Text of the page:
Athelstan should really be a more widely-known name, even if it is unlikely to catch on in 21st century England. He can credibly be described as the first king of the whole of England, perhaps even the first overlord of the whole of Britain. It is for this reason that Penguin start their Penguin Monarchs series with him. The writer, Tom Holland, starts with a lurid description of the battle of Brunanburgh, before tracing back the roots of the Wessex resistance and the gains made through Alfred and Edward’s reigns, describing Athelstan’s own trials growing up in Wessex and Mercia and finally the great challenges of his own reign. During the first chapter, about Brunanburgh, I wasn’t sure I was going to enjoy the book – Tom Holland has some literary talent, I think, besides his merits as a historian, but if he had kept up this sort of throughout the whole book, it could have got somewhat wearying:
Beyond the world of men, in skies and lonely forests, the shudder of the looming battle was also being felt. As the King of the English rode northwards, the number in his train swelling with his advance, ravens and warriors began to follow in his wake. The birds were notorious creatures of ill omen: clamorous, untrustworthy, hungry for human flesh. (page 6)
Actually, the more fantastical descriptions are used sparingly, but are entirely appropriate to describe an age with few written sources, which takes a little more imagination to evoke than better recorded eras. In any case, Holland adopts a more relaxed (and more strictly factual) style for most of the book and ably weaves the complex infightings of the house of Wessex and the relations between the kingdoms of Britain into a compelling narrative, while exploring in surprising depth (for such a short book) the running of his kingdoms, including his far-reaching foreign policy.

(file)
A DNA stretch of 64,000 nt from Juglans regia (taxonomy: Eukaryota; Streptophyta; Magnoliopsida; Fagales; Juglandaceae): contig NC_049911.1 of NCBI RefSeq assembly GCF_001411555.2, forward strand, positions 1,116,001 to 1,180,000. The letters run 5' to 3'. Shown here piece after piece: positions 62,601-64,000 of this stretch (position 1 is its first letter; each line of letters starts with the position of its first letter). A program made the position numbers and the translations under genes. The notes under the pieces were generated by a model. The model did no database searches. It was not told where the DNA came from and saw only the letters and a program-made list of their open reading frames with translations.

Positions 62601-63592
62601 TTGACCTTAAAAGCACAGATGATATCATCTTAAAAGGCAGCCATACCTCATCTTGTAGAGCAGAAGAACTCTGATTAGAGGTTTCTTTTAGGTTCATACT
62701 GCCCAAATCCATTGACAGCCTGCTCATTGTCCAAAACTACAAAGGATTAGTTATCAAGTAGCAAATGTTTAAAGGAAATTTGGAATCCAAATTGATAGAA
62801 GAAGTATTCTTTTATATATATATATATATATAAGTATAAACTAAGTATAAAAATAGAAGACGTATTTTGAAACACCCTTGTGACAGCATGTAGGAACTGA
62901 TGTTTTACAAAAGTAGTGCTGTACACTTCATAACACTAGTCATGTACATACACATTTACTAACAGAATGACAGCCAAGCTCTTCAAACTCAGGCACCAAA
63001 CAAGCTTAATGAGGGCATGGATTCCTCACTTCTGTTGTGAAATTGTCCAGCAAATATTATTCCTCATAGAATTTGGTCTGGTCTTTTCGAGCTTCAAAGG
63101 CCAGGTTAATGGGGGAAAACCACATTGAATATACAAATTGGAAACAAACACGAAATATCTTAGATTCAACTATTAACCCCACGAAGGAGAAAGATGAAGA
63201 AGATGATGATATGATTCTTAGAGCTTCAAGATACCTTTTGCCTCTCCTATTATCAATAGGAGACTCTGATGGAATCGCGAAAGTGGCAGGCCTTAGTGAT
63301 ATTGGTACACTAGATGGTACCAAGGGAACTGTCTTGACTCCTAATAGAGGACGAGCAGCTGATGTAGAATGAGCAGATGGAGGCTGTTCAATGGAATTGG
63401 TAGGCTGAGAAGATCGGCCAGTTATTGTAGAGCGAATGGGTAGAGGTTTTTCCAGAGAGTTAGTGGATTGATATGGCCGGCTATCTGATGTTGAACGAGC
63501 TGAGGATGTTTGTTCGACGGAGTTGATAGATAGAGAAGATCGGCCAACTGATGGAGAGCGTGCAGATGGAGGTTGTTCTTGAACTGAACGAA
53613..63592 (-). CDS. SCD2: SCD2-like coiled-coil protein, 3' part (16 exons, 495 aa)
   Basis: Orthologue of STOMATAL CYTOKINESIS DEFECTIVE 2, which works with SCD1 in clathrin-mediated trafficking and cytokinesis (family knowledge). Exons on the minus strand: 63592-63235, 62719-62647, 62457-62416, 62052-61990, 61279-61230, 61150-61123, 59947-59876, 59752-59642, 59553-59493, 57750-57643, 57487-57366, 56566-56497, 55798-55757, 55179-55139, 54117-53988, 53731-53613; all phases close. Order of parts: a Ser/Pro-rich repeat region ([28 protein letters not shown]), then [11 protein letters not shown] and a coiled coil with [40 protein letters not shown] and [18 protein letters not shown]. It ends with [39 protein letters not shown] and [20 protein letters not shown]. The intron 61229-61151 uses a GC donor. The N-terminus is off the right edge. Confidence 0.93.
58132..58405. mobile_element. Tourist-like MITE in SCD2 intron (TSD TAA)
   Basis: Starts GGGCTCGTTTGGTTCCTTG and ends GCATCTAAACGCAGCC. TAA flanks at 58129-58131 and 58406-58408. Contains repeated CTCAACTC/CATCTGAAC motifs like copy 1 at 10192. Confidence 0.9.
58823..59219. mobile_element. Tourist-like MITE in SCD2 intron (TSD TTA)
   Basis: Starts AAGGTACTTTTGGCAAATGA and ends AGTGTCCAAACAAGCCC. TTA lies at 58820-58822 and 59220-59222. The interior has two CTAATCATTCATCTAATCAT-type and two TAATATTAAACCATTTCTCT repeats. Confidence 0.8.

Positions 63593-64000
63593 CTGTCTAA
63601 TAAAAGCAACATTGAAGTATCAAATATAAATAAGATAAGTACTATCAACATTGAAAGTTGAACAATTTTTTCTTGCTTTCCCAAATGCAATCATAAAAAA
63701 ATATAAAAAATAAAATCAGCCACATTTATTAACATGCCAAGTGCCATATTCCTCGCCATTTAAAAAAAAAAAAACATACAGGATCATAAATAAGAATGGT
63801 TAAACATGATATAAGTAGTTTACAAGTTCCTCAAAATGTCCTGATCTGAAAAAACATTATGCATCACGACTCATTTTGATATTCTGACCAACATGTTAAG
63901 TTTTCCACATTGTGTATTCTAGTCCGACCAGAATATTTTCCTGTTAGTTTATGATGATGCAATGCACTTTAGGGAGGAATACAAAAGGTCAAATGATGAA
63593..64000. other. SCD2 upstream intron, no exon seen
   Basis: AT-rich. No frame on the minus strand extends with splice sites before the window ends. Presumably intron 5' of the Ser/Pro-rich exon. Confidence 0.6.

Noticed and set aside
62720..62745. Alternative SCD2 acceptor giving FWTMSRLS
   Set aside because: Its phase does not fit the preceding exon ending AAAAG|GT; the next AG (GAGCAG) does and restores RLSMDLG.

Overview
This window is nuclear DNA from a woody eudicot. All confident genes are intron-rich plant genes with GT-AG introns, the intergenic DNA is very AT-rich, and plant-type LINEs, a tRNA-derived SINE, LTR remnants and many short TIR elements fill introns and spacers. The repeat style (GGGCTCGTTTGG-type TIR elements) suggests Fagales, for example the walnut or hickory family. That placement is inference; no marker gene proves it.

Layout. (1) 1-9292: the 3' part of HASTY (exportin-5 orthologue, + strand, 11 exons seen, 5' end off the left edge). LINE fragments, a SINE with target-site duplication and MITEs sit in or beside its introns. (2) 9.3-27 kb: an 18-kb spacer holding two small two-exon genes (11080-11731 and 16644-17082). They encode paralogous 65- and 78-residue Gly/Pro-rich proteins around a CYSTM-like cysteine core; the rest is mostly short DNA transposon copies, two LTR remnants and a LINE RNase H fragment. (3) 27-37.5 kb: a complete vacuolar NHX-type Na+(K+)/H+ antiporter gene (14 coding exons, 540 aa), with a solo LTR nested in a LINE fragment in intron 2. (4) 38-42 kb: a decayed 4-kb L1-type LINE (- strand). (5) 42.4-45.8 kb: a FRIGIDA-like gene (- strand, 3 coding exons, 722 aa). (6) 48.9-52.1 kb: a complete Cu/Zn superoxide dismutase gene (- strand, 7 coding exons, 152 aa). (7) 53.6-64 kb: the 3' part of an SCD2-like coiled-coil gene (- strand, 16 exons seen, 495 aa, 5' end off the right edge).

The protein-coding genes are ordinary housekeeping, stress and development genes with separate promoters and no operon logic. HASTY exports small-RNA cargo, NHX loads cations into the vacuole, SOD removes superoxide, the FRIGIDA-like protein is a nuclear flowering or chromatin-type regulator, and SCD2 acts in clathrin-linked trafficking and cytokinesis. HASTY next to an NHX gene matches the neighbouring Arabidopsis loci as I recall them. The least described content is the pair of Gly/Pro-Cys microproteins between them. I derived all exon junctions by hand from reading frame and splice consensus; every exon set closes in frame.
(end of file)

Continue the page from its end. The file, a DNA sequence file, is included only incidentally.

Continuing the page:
I came away from the book with a great appreciation of the achievements of Alfred, Edward and Athelstan. They were masters not just of war, but statecraft too – England was, in a way, their own creation. England was not a homogenous entity that, save for the interference of outsiders, would inevitably and naturally coalesce into a single realm. Even before huge swathes of Mercia, East Anglia and Northumbria became effectively Anglo-Danish, the Kingdoms that would comprise England had been separate entities – Wessex, Essex and Sussex were Saxon; Kent and the Isle of Wight were Jutish; East Anglia, Mercia and Northumbria were Anglian – all with varying admixtures of Celtic and Roman blood and cultural influences . Northumbria and Kent had been most resolutely Christian, with pagan elements stronger the further one travelled from Canterbury or Lindisfarne, Mercia being the great backslider. These Wessex kings’ England was a resolutely Christian one – their view of Kingship was formed as much by the examples in the Bible, some of which Alfred translated into Old English, as in the stories of their pagan forebears. And, as Holland details, Christianity informed Athelstan’s kingship in very significant ways – he was the first ruler to bring in a kind of poor law, forcing the better off to provide for the poor to prevent starvation; and, inspired both by Old Testament Law makers and the words of Jesus, he took frequent measures to reduce murder and robbery in his realm, while acting with clemency towards criminals, the young in particular. These kings’ strong faith tied them to what was, geographically, the furthest English realm from Wessex. One of Edward’s most significant acts was the capture of the relics of the 7th century Northumbrian King and saint, Oswald, from Danish territory to be interred reverently in Wessex-controlled Gloucester. Oswald was a king reared in the far northern Gaelic kingdom of Dal-Riata, before returning home to reign Northumbria, a realm recently made from the joining together of Deira and Bernicia. He was killed by Mercian pagans, and so it is significant that he could still be revered by an army that included many Mercians. Certainly kinship was one of the elements of this imaginative forging of the English nation, but Christianity, not ethnicity, was the glue that bound that glorious past to the present and the kingdoms of the north to those of the south.